This article is part of a Face Off series. Its opposing article, “The Downward Spiral of Removing Historically Significant Monuments,” can be found here.
One of our recent national controversies lies around taking down monuments. Throughout the United States, and in other countries as well, a discussion has arisen: should monuments that represent painful and egregious things about the past be taken down? My answer is a resounding yes.
Here in the United States, we should make sure that museums and history books accurately depict what happened in the past, so our citizens are fully informed about the history of our country. In order to “create a more perfect union,” we must talk about the past openly and fully. But monuments that honor individuals who contributed to the enslavement of a people and added to a history that we should not wish to repeat cannot be allowed to remain standing. There is a marked difference between remembering history and glorifying its bigoted villains.
This issue—the glorification of controversial historical figures—is not just domestic. Mozambique, a country that was colonized by the Portuguese, retains widespread reminders in the form of statues of the violence and oppression Mozambicans faced. This especially includes Black Mozambicans, who faced the most discrimination at the hands of the Portuguese, who were largely white. When I was in Mozambique, a relative told me about how Blacks were not allowed to enter certain, nicer parts of the city. Those places belonged to the Portuguese. My dad certainly remembers the war and the subjugation, indeed, there is no shortage of reminders in the form of monuments. No Black Mozambican has forgotten the tumultuous past.
While many of the statues were removed after the Civil War, I noticed when I visited Mozambique that there are certainly still reminders. Considering the pain they caused the Mozambicans, seeing the remnants of this past seemed like an awful and unnecessary reminder of a past that will certainly not be forgotten. And actually, after the civil war was fought, Mozambicans fought to remove lots of reminders of the Portuguese, in way to show that this were their country and to rid themselves of reminders. As of 2015, however, there was still a public statue of Salazar, a past dictator. I would argue that it does no good to memorialize the Portuguese, who colonized an entire country and hurt millions of people. History is taught in schools, and none of the older people will ever be able to forget the bloodshed and pain they witnessed.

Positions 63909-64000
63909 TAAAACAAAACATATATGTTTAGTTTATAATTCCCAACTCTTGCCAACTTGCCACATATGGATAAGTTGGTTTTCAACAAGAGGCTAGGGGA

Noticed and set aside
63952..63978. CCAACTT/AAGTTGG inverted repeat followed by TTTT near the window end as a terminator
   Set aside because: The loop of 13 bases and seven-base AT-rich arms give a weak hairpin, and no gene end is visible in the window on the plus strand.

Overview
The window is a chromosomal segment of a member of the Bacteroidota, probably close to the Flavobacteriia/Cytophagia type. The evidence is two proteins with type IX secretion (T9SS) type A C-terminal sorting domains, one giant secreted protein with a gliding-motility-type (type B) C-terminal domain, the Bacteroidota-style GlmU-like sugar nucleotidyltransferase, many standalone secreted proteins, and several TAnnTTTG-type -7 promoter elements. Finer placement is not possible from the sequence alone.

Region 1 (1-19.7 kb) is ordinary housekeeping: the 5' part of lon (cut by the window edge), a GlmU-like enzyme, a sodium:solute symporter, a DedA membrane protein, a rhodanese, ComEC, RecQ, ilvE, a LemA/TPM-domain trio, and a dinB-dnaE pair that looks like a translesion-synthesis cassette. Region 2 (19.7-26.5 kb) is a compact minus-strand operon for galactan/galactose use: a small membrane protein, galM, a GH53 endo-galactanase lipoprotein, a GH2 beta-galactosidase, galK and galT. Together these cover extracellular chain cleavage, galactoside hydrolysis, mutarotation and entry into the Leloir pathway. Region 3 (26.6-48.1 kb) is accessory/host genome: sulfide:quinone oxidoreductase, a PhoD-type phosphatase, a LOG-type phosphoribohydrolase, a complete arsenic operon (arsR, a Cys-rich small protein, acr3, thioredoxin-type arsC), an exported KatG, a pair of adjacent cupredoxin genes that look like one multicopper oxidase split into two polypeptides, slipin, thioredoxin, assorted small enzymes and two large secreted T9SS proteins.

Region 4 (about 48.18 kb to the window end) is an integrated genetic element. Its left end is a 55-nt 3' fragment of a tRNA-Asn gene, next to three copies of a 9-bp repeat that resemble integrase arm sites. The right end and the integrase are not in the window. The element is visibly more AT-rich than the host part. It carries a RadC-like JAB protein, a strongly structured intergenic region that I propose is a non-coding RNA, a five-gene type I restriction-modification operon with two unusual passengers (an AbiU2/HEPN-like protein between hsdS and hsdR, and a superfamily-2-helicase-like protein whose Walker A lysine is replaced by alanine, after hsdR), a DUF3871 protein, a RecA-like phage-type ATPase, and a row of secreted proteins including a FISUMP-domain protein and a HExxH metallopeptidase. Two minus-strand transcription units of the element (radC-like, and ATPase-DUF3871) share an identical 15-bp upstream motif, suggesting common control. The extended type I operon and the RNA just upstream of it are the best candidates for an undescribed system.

The same logic applies to Confederate statues. Why should we commemorate and honor anyone who championed enslavement of other human beings? Why should we continue to openly honor people who committed treason against the United States? People argue that this is a part of our history, and I do not disagree. That does not mean those reminders belong out in the open, representing who we are as a country. I would certainly hope the United States does not want to hold on to negative beliefs and ideals to display who we are as a nation. We will not overlook history, we will just not openly honor the terrible things we did in the past.
We should not forget our history, and the old adage remains true: history repeats itself. However, these monuments do not serve as a reminder for us to better. If anything, monuments honoring confederate leaders or colonizers serve as a tangible reminder for oppressed and marginalized people that they do not belong in this country, which is patently untrue. The Civil War was not about state’s rights. Rather, it was about treason and upholding slavery.
We cannot move forward as a country or as a global community if we insist on clinging to the worst parts of our past and using them to continue to define us. I am an American, and I do not want to be represented by men who openly hated people who look like me and believed racial minorities were inferior. I want to be represented by the people who created the solid foundations of the United States and who stand for a bright future that believes in equality and goodness for all.
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